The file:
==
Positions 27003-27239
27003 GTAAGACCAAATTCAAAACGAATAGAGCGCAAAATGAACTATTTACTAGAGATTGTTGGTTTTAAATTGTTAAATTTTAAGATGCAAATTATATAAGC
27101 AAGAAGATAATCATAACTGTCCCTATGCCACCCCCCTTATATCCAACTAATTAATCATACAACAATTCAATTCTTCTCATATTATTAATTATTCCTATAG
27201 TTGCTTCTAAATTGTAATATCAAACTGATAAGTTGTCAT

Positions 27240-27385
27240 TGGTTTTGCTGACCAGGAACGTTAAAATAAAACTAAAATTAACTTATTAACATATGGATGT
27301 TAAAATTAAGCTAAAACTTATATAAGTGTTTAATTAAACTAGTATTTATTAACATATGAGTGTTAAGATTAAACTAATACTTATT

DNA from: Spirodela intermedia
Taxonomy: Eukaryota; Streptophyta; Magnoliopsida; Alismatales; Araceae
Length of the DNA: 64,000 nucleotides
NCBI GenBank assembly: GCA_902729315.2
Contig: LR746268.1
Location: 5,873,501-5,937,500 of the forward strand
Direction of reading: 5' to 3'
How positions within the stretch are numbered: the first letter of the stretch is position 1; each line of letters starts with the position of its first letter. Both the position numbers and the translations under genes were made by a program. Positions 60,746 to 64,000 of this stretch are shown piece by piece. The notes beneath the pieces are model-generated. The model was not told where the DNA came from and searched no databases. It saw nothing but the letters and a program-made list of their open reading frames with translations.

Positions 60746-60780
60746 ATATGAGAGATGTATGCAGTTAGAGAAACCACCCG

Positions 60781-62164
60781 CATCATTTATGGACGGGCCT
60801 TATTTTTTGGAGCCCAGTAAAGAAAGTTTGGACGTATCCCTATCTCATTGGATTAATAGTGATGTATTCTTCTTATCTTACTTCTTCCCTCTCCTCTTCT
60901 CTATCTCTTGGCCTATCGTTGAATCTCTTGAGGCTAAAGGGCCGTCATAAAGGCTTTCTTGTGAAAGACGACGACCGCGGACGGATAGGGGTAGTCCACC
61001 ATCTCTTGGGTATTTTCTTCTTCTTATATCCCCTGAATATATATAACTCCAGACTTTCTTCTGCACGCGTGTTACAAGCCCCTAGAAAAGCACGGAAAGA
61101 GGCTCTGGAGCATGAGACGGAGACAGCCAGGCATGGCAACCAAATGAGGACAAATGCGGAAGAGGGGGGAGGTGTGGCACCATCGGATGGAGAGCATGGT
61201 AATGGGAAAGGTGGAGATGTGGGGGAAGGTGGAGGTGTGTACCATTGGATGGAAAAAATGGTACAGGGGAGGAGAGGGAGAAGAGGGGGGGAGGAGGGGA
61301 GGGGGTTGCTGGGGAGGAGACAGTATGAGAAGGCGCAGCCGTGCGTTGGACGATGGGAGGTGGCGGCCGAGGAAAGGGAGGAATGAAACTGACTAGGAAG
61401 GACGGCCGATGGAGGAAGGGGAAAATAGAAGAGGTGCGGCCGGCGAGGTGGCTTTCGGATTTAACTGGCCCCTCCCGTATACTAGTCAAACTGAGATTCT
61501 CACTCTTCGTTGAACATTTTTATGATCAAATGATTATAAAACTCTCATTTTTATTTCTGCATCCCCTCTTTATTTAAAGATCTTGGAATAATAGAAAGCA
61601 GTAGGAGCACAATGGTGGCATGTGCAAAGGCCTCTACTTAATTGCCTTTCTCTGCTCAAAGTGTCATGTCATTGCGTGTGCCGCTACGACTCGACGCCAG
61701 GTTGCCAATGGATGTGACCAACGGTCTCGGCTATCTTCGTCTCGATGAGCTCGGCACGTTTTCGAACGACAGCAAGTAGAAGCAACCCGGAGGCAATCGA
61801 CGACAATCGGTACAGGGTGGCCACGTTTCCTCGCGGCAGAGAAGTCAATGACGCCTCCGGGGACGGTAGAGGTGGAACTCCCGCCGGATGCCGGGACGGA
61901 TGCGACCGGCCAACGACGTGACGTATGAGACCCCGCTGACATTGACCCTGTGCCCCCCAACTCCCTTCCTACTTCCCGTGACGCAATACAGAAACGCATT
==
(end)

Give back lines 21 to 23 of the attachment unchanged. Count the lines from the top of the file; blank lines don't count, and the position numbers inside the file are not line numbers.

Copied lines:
60901 CTATCTCTTGGCCTATCGTTGAATCTCTTGAGGCTAAAGGGCCGTCATAAAGGCTTTCTTGTGAAAGACGACGACCGCGGACGGATAGGGGTAGTCCACC
61001 ATCTCTTGGGTATTTTCTTCTTCTTATATCCCCTGAATATATATAACTCCAGACTTTCTTCTGCACGCGTGTTACAAGCCCCTAGAAAAGCACGGAAAGA
61101 GGCTCTGGAGCATGAGACGGAGACAGCCAGGCATGGCAACCAAATGAGGACAAATGCGGAAGAGGGGGGAGGTGTGGCACCATCGGATGGAGAGCATGGT